JOHNSON: Yeah, especially with Christianity. There’s a suspicion of it from the government side. They see Christianity as foreign-influenced. So in that particular case, yeah, there were plainclothes police at the back of the hall – this was a big Christmas service that I attended – and they were listening in. And I think they were eager to find an excuse to shut it down, but they didn’t.

On the other hand, the so-called traditional faiths are often really encouraged by the government. And we can see this under Xi Jinping, that he’s given a lot of money and support to traditional religions like Buddhism and Taoism.

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Posted in Books, China, Religion & Culture

(WWM) Life for a Christian woman in Yemen is about survival. Read Nadeen’s story

Nadeen (*), a born-and-raised Yemeni woman in her late 20s, became a Christian before the civil war broke out in 2015. She had to keep her new faith hidden as her family would probably disown her if they knew. Yemen ranks 9th on the Open Doors 2017 World Watch List of the 50 countries in which it is most difficult to live as a Christian.

It meant for Nadeen that she had to live her faith in isolation, as she could not meet with other Christians.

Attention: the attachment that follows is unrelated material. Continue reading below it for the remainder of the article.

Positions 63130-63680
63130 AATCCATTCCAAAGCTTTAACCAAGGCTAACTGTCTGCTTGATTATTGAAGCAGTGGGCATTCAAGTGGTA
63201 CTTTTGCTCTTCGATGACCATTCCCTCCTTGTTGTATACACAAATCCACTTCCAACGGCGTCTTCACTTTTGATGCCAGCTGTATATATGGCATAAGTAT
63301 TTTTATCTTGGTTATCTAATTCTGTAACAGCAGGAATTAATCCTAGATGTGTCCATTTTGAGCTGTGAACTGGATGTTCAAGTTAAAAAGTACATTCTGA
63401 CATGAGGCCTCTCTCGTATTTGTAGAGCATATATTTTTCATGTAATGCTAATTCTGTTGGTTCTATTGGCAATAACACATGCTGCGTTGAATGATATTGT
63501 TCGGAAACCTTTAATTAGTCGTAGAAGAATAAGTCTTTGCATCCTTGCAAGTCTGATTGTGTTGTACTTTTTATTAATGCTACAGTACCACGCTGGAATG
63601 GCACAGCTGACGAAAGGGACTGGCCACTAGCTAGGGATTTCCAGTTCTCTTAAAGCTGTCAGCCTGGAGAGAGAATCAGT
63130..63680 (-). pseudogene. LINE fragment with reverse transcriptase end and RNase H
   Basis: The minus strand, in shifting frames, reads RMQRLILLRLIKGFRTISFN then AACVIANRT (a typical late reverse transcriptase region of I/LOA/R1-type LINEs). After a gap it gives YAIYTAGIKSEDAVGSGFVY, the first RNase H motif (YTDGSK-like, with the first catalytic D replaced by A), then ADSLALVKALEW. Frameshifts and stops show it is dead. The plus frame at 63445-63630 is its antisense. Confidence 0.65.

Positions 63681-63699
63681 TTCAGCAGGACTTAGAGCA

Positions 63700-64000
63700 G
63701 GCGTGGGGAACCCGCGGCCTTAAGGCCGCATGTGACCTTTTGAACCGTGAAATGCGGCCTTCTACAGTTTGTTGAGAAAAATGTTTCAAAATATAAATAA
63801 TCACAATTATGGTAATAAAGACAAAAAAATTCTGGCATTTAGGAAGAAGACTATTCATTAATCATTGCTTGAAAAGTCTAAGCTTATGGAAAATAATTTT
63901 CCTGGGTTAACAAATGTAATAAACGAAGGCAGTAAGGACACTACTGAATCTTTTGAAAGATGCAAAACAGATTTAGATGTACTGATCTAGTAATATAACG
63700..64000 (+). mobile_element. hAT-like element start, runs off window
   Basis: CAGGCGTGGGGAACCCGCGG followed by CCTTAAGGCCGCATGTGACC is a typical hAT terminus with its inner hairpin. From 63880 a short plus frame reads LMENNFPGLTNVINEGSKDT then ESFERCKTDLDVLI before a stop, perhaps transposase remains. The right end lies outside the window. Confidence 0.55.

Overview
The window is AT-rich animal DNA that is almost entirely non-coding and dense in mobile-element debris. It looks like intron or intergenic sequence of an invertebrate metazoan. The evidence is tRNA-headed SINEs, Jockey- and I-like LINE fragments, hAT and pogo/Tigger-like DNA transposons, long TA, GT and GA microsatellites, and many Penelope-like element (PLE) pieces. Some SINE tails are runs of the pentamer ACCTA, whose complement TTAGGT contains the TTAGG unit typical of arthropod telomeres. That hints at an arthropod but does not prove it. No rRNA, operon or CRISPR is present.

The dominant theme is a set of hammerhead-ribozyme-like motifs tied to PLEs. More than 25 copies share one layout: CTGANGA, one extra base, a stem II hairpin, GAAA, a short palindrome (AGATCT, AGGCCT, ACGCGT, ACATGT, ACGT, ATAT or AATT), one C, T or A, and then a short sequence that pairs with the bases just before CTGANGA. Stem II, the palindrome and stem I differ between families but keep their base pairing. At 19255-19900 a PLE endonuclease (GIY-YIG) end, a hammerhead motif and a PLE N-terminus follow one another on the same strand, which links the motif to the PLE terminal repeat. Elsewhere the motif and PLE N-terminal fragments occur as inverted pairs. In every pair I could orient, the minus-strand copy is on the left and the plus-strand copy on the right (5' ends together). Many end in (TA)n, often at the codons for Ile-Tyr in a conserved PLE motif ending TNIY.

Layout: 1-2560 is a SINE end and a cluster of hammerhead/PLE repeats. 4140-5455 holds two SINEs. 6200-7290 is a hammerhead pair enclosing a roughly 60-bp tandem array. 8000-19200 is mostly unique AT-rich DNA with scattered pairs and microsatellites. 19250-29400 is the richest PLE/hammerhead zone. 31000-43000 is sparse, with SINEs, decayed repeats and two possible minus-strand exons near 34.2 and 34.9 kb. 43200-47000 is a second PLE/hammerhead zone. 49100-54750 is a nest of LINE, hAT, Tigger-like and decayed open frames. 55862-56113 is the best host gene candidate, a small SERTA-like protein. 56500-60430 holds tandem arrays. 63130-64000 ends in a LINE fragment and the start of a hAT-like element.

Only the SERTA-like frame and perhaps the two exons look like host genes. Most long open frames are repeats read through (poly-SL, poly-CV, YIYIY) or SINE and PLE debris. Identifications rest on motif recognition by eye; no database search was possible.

Not only can Christians not openly gather in Yemen, for her as a single woman it was especially hard to get away from the house.

“My family strictly controlled everything I did,” she says.

Read it all.

Posted in Islam, Muslim-Christian relations, Religion & Culture, Women, Yemen

(AP) Pakistan asks Facebook and Twitter to help identify blasphemers

Pakistan said Thursday it has asked Facebook and Twitter to help it identify Pakistanis suspected of blasphemy so that it can prosecute them or pursue their extradition.

Under Pakistan’s strict blasphemy laws, anyone found to have insulted Islam or the Prophet Muhammad can be sentenced to death.

Interior Minister Chaudhry Nisar Ali Khan said an official in Pakistan’s Washington embassy has approached the two social media companies in an effort to identify Pakistanis, either within the country or abroad, who recently shared material deemed offensive to Islam.

Read it all. Also, WWM has a look at Pakistan’s blasphemy laws there.

Posted in * Economics, Politics, --Social Networking, Blogging & the Internet, Consumer/consumer spending, Corporations/Corporate Life, Ethics / Moral Theology, Law & Legal Issues, Pakistan, Religion & Culture

(FT) US and North Korea on collision course, says China

China’s foreign minister has warned the Trump administration that it is on a collision course with North Korea and called on Washington to halt military exercises with Seoul to avoid conflict.